Kemp, Carr file fourth lawsuit against Biden administration over COVID-related mandates as new cases spike

Governor Brian Kemp and Attorney General Chris Carr said they have filed a lawsuit to challenge the Biden administration's Head Start vaccine and masking mandate. This as the Georgia Department of Public Health releases data showing the second day of a spike in new cases that some experts believe could be the start of the fifth wave of COVID-19 in the state.


At the end of last month, the U.S. Department of Health and Human Services mandated all Head Start staff and certain contractors and volunteers be fully vaccinated by the end of January 2022. It further mandated masks must be worn by children two years of age and older.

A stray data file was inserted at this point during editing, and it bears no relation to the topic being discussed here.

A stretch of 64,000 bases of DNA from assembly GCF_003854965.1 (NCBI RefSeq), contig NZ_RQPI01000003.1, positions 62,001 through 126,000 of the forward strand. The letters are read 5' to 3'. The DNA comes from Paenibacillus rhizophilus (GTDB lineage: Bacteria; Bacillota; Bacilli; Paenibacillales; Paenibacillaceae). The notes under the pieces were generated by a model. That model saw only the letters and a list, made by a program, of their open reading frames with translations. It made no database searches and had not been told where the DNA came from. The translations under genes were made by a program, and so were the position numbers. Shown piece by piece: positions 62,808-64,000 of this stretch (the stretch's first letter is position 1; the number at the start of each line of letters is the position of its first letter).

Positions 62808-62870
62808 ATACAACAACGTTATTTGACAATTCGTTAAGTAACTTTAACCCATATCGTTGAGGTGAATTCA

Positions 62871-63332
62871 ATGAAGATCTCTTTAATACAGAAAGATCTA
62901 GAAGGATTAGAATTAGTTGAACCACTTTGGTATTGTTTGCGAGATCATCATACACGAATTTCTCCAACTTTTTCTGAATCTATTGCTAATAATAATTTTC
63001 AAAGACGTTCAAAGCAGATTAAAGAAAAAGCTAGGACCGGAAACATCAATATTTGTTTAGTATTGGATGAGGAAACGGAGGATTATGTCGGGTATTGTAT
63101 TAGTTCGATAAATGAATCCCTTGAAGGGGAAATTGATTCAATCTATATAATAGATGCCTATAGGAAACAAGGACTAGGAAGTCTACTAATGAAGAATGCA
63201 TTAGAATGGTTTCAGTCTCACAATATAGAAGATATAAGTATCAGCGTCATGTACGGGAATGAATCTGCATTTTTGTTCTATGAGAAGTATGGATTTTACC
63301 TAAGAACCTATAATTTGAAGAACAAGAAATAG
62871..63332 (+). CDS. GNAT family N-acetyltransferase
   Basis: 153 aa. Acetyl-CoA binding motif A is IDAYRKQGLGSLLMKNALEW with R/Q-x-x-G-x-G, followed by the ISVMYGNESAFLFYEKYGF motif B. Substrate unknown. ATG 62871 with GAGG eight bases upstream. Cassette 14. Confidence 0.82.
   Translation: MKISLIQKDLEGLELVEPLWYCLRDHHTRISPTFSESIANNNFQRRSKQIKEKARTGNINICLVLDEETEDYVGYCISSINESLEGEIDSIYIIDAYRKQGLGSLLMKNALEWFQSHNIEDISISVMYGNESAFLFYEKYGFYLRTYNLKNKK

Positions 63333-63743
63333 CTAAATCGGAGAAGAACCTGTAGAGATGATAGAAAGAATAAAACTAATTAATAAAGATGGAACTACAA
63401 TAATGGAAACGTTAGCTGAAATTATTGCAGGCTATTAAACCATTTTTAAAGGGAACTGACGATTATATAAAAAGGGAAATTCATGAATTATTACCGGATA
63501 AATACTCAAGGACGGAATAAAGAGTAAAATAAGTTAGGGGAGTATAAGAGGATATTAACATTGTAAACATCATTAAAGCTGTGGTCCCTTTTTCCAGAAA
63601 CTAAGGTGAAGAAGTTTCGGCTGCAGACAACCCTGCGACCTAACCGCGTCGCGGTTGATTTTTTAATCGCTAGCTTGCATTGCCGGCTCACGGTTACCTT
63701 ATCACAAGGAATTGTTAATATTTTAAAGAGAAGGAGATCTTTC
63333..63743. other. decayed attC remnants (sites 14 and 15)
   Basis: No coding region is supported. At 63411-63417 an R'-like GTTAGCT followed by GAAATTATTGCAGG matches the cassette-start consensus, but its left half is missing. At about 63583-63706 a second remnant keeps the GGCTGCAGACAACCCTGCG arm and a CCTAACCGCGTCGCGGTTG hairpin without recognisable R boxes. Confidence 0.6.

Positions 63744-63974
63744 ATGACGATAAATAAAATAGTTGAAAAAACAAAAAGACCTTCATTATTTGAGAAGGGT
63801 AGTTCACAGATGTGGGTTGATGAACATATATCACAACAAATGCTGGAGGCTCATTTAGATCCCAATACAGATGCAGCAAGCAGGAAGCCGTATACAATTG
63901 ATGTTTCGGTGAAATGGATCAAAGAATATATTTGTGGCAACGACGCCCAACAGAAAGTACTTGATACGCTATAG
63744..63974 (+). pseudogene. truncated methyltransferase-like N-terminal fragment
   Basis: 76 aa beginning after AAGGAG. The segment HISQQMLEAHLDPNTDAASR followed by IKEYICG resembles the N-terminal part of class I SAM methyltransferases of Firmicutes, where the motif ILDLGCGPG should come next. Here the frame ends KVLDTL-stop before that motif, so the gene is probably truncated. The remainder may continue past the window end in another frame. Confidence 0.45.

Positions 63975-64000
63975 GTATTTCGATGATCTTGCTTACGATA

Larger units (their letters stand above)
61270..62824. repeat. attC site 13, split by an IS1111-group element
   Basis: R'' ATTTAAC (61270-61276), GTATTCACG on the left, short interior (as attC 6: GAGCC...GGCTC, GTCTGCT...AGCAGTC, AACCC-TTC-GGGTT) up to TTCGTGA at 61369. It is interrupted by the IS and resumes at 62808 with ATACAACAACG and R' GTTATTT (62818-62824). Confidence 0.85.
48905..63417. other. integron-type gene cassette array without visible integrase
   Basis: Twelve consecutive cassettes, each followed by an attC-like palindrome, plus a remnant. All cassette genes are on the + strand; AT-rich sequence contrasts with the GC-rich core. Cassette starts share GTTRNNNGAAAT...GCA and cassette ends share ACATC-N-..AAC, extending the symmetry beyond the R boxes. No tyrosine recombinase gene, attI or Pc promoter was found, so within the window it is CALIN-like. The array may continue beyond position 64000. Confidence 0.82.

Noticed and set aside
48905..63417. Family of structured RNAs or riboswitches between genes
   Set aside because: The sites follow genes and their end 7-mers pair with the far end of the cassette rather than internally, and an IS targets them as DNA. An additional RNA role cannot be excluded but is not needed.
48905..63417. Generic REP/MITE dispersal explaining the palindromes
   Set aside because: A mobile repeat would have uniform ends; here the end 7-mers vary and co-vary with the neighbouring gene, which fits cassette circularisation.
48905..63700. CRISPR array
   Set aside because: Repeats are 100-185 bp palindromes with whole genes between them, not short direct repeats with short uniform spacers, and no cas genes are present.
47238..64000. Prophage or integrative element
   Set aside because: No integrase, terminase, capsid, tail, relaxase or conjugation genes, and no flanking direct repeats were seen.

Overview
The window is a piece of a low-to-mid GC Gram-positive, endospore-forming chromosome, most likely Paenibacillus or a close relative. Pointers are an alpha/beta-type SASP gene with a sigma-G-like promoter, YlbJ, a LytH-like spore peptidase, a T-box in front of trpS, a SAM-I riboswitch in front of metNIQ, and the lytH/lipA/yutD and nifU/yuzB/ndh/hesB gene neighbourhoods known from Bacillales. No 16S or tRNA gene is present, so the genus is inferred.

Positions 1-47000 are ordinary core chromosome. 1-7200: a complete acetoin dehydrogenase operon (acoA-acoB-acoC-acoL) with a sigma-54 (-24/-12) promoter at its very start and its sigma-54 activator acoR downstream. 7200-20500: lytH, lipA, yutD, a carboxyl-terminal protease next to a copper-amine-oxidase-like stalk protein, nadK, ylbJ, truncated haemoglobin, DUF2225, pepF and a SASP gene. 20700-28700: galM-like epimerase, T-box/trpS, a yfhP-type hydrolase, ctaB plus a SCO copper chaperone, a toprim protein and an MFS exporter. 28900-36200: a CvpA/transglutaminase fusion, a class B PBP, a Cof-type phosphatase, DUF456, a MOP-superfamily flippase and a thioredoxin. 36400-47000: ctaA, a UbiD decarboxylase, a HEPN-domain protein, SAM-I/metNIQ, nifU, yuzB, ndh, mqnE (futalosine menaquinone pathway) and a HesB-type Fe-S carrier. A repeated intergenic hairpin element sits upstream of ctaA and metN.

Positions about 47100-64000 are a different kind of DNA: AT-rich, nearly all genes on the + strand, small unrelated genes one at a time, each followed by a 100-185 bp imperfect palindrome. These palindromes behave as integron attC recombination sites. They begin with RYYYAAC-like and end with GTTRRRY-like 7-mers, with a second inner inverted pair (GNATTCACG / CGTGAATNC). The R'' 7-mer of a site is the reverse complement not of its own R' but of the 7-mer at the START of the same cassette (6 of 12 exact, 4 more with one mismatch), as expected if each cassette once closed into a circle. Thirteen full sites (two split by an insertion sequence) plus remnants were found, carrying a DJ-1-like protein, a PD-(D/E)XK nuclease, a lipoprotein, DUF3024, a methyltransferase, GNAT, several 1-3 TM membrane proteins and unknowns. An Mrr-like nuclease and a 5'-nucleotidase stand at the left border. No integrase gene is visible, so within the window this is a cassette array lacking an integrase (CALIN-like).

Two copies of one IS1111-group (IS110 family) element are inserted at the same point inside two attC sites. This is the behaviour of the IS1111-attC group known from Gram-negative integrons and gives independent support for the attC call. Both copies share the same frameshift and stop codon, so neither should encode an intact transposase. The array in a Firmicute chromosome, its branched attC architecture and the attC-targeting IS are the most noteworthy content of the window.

"This is just the latest and most egregious in a growing list of overreaches by this President," said Governor Kemp. "It is all the more troubling and inexcusable, given this mandate directly impacts and impairs our children. As with our prior lawsuits against the administration's unwarranted and inappropriate decisions, we will not rest in this fight to protect the rights and choices of Georgia's families, especially when it comes to our youngest citizens. We will not allow these policies to invade our classrooms, teaching the wrong lessons about the role of government to growing minds."